“Therapy is a spiritual path on which we suddenly realize that we are something full-bodied, as it were something with guts, something that makes you suddenly realize that you are breathing... that your awareness encompasses time and as it is embraced with it, that something is beautiful or absurd, or magnificent, or ridiculous, and every inch of you is moving through space, and knows, and doesn´t know that it knows...” This is how the New Yorker poet and psychotherapist Dvorak Simon described her work in the mid 90s in his article Doing Therapy as a Spiritual Path (Simon, 1995, p. 2).

Both of these comments share a mutual thought: therapy does not just have an impact on our clients but it is action that has its effect also on the therapist. An idea like this is not brand new. The philosophy of classical antiquity was originally directed at an ordinary man, so that he would have the opportunity to become more of a man. Philosophy was considered to be “a spiritual exercise” and the philosopher was not meant to only learn how to speak or debate, but also to live a philosophical life (Hadot, 1995). For example the so called Socratic dialogue was such a spiritual exercise the purpose of which was to help the hearer to examine oneself and to take care of oneself. All spiritual exercises had this basic idea: to make a person to revise their attitude and beliefs, to have a dialogue with oneself. The purpose was not to assume abstract knowledge but the “metamorphosis of personality”. According to Hadot mindfulness was the key to all of these spiritual exercises (Hadot, 1995).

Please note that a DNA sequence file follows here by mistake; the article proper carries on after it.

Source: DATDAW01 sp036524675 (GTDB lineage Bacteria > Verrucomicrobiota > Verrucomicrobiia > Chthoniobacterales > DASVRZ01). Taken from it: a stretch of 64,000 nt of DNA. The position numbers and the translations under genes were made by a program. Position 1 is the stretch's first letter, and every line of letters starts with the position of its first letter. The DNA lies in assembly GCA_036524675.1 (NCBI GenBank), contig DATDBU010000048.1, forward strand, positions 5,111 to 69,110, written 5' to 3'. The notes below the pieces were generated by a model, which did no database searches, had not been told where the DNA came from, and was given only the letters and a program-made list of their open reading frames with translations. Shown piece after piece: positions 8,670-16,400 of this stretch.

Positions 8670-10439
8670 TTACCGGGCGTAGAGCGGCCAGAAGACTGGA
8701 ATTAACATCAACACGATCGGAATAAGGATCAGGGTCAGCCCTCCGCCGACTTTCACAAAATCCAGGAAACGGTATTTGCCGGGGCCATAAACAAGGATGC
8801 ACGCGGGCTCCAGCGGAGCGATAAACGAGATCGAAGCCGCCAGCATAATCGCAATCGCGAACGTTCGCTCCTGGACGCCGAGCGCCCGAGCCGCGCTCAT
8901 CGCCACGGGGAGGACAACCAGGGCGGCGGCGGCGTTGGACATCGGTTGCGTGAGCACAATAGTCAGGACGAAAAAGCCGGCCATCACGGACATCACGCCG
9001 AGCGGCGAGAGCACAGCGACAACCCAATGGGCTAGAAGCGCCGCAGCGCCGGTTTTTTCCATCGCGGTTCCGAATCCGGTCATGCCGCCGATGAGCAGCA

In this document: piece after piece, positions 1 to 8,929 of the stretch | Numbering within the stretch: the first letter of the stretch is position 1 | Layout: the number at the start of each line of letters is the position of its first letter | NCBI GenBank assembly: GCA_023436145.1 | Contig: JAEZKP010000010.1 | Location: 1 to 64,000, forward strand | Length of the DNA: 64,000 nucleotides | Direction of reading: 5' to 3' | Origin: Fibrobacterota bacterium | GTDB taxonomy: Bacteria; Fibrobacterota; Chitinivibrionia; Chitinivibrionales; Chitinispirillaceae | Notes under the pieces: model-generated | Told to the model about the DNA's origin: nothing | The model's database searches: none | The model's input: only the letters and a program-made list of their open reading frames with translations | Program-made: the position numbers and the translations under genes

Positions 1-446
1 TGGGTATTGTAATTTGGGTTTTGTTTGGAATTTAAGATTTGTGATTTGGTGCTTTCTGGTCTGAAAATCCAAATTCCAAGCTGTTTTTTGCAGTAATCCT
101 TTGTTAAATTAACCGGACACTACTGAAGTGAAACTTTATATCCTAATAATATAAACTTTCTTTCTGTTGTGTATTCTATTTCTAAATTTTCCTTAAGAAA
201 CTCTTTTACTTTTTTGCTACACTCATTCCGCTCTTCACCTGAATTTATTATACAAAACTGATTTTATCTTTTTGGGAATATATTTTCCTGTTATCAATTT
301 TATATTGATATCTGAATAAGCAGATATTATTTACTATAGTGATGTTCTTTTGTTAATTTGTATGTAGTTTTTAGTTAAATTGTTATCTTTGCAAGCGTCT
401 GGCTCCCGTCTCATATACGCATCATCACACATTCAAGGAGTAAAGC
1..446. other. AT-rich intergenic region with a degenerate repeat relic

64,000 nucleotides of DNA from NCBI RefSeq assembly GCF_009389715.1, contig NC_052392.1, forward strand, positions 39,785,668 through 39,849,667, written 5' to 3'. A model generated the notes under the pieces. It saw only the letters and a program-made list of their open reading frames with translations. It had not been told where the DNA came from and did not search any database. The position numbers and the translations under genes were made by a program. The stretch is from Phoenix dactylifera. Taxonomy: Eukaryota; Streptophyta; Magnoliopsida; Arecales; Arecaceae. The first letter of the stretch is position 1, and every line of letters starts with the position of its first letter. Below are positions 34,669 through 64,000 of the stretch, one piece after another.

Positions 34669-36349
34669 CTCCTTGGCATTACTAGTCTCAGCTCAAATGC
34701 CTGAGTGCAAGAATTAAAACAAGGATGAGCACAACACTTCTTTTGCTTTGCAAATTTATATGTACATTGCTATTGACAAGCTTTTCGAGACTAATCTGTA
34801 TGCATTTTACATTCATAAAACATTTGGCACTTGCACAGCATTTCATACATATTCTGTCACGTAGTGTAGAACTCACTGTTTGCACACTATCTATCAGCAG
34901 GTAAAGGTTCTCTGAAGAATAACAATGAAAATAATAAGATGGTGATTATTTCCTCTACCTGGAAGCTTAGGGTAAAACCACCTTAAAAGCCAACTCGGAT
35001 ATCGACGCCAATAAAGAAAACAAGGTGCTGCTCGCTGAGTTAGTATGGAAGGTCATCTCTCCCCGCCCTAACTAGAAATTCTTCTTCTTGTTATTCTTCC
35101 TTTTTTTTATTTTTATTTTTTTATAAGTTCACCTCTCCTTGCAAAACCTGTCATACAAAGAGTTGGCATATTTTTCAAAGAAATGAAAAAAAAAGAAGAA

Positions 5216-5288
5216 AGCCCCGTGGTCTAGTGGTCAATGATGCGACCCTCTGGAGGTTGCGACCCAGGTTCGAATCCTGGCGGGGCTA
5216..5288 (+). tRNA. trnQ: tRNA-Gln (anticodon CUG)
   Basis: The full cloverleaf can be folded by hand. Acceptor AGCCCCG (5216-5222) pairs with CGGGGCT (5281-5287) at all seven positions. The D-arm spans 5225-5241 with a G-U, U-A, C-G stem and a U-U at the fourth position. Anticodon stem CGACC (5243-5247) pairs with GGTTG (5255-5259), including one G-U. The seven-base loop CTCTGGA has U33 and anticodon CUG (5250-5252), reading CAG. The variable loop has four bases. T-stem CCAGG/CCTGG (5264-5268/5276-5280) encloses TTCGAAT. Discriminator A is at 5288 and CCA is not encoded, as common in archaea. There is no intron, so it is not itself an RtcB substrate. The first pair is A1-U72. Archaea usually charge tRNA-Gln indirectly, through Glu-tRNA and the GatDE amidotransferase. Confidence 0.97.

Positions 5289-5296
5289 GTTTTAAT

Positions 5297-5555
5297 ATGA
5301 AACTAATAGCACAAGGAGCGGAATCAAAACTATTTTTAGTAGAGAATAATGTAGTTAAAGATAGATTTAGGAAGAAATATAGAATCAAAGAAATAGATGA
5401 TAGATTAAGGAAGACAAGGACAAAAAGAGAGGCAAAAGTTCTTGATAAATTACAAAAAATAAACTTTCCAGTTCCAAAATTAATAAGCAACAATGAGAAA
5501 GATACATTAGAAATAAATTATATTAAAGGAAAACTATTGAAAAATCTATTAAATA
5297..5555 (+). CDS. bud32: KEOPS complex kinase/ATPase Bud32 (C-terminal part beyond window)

In an even older wisdom tradition, in Buddhist psychology, research, in another words meditation, does not just produce scientific knowledge but also gradually changes the scientist. One of the basic elements of this psychology is “sati”. This concept is in language Pali and it signifies a skill to observe experiences as they present themselves from moment to moment.

There has been much focus in the past 10 years on the professionalization of therapy, that the art of therapy has been overlooked. Given an opportunity for therapists to focus on the experience of therapy itself as a spiritual enterprice seems particularly relevant and valuable in our time of constant demands of outer productivity and effectiveness. This opportunity can also give us the experiense how to maintain our sense of significance and getting on under these demands.

The benefit for this type of spiritual exploration has been pointed out lately through a growing body of research that demonstrates how the cultivation of “sati” significantly encances the well-being of health care professionals (Sapiro & Carlson, 2009; Didonna, 2009; Hick, 2009; Germer & Siegel & Fulton, 2005; Brown & Ryan, 2003; Bien, 2006; Mace, 2008). We are starting to acknowledge that mindfulness and spirutual issues are a valuable part not just of the lives of our clients, but also for ourselves as therapists (Walsh, 2009; Carlson & Erickson, 2002).